Mid-Atlantic Regional Won by Leo McBride, and Doug Grimsley & Rich Curtis
When the Mid-Atlantic Regionals were last held at the beautiful Merion Cricket Club three years ago, the temperatures hovered between 101 and 104 throughout the first three days. Meteorologists and TV reporters, nice teeth and all, looked as though they had just won the lottery. While records were being set above the courts, players were passing out, mid-swing, upon them. OK, no one really passed out, but an ambulance was, indeed, stationed courtside. Game times were willingly reduced to 45 minutes in duration, and endurance overpowered style.
This year things were different in several ways. First off, the temperatures could not have been any better … not quite sweater weather, but about as perfect as one could hope for. More importantly, the size of the field was more than impressive — 46 players split evenly within three Flights of both singles and doubles. Perhaps this good attendance was due to the double-tracking-point incentive, or the lure of the Cricket Club, but those participating were not only enthusiastic, but created one of the most gracious groups I have ever seen. Games ran on time and a dispute could not be found.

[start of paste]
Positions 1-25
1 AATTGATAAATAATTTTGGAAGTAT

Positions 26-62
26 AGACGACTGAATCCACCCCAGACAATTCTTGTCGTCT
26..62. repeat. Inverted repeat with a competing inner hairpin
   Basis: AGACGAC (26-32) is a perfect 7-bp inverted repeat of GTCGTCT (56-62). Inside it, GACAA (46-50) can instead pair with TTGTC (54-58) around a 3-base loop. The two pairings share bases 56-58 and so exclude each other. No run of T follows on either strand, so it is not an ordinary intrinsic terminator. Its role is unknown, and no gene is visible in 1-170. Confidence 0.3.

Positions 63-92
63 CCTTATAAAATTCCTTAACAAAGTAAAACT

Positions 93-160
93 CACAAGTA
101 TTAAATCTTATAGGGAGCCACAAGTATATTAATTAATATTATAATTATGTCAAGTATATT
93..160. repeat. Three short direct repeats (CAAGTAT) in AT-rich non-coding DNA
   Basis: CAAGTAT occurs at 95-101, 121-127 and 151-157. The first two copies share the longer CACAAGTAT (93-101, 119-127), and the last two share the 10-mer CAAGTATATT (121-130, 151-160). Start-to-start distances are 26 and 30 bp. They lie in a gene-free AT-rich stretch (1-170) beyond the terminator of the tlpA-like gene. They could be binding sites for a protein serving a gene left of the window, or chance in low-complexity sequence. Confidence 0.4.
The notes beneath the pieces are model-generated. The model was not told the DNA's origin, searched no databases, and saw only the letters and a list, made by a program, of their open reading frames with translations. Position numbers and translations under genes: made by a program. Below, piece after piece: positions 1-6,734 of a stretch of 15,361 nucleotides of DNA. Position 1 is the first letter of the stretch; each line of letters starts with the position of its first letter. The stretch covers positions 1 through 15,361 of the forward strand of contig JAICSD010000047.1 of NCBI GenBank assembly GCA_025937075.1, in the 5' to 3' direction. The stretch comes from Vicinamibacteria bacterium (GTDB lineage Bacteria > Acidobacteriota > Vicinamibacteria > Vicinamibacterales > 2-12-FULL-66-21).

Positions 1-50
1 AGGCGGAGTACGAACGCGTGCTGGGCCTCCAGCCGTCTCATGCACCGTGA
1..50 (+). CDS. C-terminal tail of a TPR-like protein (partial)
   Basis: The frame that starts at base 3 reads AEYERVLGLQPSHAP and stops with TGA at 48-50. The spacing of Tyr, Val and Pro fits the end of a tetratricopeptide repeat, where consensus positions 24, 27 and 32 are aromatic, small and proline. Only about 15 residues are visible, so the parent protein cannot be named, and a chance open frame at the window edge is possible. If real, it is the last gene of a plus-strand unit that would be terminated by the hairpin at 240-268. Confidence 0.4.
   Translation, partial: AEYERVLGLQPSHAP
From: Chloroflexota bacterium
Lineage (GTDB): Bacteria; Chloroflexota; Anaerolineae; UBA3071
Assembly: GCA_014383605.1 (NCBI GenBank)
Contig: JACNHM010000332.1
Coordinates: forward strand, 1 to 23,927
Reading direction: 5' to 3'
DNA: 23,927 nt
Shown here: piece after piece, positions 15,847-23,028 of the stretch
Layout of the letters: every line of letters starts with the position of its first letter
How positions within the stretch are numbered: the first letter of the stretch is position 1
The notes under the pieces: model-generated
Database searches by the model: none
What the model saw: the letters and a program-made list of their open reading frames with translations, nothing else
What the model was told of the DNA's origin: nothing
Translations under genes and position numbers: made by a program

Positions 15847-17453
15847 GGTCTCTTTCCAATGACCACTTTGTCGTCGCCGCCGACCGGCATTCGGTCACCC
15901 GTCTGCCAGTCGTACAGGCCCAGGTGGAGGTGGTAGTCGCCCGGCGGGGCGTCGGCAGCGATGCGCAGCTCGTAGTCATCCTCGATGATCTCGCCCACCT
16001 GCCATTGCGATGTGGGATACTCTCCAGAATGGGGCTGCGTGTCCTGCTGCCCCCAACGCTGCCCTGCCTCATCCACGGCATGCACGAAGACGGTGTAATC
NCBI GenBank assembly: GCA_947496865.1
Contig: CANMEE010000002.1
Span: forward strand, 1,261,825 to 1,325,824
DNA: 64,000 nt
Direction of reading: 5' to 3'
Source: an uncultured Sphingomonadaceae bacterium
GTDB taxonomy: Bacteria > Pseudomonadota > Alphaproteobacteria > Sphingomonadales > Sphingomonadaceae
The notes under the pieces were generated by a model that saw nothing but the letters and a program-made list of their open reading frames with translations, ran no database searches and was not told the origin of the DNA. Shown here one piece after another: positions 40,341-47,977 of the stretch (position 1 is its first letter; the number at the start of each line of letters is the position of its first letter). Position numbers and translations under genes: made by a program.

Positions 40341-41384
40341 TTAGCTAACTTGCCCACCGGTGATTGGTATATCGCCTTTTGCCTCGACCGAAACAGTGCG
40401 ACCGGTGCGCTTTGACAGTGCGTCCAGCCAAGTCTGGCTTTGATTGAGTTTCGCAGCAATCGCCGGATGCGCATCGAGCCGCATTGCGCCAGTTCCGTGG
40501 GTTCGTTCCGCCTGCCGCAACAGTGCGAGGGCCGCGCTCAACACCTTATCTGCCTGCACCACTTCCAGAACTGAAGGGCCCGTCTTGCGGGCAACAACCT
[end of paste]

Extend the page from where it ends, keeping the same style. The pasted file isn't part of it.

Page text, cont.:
Nine lawns, thanks to the generosity of the Cricket Club, were used and maintained by a grounds-crew that truly enjoyed the chance to impress the many visitors. Matches were timed at one hour and twenty minutes for doubles and one hour and fifteen minutes for singles. Double banking was restricted to the Championship Flight singles and a handful of First Flight solo endeavors. Block to Single-Elimination was the format, and Sunshiny’s were the balls of choice.